Does anyone really care about sustainable clothing?

At WGSN we are big advocates for sustainability and protecting the environment and our future, we even have in-house editors who track all thing sustainability in fashion and retail.

And with award-winning documentaries like True Cost and Leo’s Cowspiracy and the 11th Hour, highlighting the impact of our global footprint, consumers are becoming more aware of their impact and how they can limit the damage. We’ve also seen bold moves by fashion brands like H&M and their upcoming World Recycle Week (18th-24th April 2016), encouraging consumers to recycle their clothes.

But at the same time that society is becoming more aware and more conscious of the impact of excessive garment waste and waste in general, there is also a counter movement growing of those who say that global warming and climate change is questionable and that there is not any clear science to show that these weather changes are impacted by humans, the growing human population and C02 emissions.

Leading scientists as well as John Coleman, founder of the Weather Channel, who is the focus of a video currently going viral Youtube, say that we are not the problem. This growing movement is call climate change skeptics.

So where do we all stand on this?

Thanks to an amazing guest speaker called Hannah Jarratt from DotheGreenThing who came into WGSN recently to give an eye opening talk on our global responsibility to affect change and the steps we can all take to create change, it’s clear that we all need to play our part to protect the planet.

‘But in reality, how likely are consumers to recycle that morning plastic coffee cup and recycle that dress bought two months ago that still has the label in?’

Let us know your thoughts below in the comment thread….



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  • Erin

    It is incredibly important to recycle and reuse our old clothing. The fabric of one tshirt use more water than we drink in a year go to waste is crazy! For that fabric to just sit in landfill is polluting.

  • Valentina

    To my opinion, not enough people realize yet the importance of sustainability, but eventually we’re not gonna have a choice. It’s imperative for consumers and brands to step up their game. but the first step before recycling is for consumers to adept a conscious consumption, we buy too much sh*t we don’t even use! 🙂

  • Hanna

    If we as a consumer do not take action to protect OUR enviorment than who will? But we need brands and retailers to offer sustainable products so that we actually can have the choice. Highsteet profits are down, sustainable brands are growing, some even by 40%. Isn’t it a sign that if we spend money we are actually looking for a more sustainable product?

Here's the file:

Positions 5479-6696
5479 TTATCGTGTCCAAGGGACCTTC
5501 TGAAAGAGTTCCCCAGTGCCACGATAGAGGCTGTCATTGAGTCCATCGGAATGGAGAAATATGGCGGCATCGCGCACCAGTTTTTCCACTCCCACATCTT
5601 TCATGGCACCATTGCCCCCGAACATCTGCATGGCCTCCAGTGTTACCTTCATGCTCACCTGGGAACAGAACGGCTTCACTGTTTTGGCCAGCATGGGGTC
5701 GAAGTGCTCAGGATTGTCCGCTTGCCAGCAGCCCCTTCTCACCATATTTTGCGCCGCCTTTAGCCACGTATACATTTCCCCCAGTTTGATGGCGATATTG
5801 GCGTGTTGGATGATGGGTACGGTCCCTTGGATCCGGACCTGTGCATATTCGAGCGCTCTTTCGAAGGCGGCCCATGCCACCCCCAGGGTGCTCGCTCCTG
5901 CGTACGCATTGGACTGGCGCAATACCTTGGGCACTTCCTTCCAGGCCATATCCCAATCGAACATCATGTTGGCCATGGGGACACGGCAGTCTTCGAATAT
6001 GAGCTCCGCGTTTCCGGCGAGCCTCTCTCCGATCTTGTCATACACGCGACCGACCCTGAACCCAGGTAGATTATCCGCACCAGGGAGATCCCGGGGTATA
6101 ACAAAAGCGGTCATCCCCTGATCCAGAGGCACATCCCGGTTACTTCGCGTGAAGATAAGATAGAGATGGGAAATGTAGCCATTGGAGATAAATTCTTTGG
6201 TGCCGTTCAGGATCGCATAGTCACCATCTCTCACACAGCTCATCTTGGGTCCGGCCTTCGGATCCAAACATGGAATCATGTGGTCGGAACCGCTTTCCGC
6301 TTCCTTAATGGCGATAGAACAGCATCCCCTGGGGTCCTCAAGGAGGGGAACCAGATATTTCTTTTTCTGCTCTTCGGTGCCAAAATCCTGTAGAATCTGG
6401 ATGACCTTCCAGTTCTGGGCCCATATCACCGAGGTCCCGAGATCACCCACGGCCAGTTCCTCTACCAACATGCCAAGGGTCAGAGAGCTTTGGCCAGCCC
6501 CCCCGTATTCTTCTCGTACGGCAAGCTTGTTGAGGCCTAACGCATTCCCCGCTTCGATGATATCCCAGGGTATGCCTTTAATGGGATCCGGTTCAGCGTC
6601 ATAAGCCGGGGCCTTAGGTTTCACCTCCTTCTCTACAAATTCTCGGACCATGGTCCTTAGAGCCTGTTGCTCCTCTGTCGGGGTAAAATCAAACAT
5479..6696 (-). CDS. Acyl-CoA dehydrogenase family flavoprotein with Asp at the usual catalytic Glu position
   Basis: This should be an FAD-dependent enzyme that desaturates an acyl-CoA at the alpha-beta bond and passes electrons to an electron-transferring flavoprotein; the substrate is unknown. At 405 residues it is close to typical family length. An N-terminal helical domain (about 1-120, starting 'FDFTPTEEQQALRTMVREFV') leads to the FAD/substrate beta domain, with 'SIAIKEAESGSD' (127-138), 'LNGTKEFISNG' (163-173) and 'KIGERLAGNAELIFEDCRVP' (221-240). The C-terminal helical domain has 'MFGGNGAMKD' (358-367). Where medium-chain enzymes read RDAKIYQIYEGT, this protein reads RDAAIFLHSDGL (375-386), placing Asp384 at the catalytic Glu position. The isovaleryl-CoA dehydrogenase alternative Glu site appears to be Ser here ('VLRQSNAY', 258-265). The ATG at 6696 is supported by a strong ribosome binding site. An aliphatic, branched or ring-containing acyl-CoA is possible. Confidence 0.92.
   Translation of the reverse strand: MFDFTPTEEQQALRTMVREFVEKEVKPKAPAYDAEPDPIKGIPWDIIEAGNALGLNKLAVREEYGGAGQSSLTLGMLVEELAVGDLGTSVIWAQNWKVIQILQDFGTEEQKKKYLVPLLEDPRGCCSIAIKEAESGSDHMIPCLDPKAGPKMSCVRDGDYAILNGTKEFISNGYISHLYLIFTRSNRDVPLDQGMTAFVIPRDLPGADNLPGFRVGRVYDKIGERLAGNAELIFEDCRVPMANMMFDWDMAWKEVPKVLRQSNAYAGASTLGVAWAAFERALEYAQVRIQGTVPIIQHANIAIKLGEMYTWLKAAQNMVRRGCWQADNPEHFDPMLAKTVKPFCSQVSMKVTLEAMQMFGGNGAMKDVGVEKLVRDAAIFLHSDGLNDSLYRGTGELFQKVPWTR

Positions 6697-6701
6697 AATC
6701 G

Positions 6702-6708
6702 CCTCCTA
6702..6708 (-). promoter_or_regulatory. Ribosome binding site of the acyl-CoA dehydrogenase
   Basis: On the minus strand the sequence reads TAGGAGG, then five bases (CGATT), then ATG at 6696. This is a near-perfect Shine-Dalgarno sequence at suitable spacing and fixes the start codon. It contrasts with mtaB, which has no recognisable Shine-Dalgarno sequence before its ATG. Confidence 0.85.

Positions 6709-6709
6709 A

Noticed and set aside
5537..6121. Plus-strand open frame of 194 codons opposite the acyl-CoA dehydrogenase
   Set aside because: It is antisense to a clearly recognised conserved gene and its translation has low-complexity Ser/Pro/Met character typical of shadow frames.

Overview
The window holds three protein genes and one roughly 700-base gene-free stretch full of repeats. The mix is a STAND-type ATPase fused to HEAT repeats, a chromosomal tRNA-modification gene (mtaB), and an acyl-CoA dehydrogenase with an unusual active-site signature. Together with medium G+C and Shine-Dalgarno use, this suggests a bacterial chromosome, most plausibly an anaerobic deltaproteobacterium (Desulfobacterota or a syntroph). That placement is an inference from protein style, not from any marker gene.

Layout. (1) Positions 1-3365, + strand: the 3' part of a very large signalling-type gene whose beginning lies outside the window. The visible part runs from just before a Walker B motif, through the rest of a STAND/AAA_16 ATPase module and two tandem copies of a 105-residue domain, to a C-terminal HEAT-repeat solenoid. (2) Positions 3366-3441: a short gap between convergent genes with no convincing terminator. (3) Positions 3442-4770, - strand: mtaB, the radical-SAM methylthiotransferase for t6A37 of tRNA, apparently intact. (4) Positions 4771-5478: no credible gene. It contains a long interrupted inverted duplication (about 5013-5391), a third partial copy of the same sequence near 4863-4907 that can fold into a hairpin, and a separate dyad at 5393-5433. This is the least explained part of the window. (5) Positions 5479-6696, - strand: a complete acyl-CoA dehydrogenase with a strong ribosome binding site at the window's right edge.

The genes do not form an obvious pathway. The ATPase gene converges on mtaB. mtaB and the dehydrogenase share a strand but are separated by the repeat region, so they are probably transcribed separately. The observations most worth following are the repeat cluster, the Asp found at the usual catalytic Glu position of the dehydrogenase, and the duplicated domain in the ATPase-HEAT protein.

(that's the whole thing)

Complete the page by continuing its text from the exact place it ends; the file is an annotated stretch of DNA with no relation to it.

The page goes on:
• I care more about transparency and what is considered “Sustainable” vs “environmentally friendly” there’s so much of a grey area that it makes people not care due to misleading or conflicting info. I think people might find it all to hard to be diligent in their sustainably-minded purchases because they can never feel like they are making a fully informed choice.

  • Vineca Gray

    Three years ago I surveyed prospect clients on the subject of ‘sustainable’ fashion, and the outcomes were very disappointing. The purchasing decision is still ruled by price-point — even among self-identified environmentally aware individuals. Maybe it is just a matter of education and time.

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  • The conscious do. Beauty shouldn’t be compromised for sustainability. The future is both. We are in the beginning of a fashion revolution. With the help of information spreading viral through social media people will not be able to turn the other cheek much longer. I chose to make my clothing line sustainable, by producing it locally from recycled high tech materials with eco water based ink. We use all our scrap fabric, meaning zero waste and we ship in biodegradable bags.

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  • Samina Hafeez

    I agree, there are not enough stores that sell sustainable clothing. Life should be more eco freindly.

  • This is so important and I want to get more and more information because the is not a lot of eco-friendly stores here

  • The easier and more convenient it is for people to be green, the more likely it is that they well do it. Very few of us would recycle our household cardboard and paper etc. if it meant we had to out-of-town instead of to the bin outside the house.

    Most people in the UK donate their unwanted clothing to charity shops. We think “Well, someone might as well get use out of it, and this is doing good.” Plus, we see very few clothing recycling bins, and it’s not widely promoted/encouraged.

  • Hilda

    If what we like are “new” cut and siluettes, true that new visionares / entrepreneurs on how to give second life to current wardrobes is missing. A tailor worshop who can generate employment and at the same time “re- shape” and recycle. Worshop can be lead by designers.

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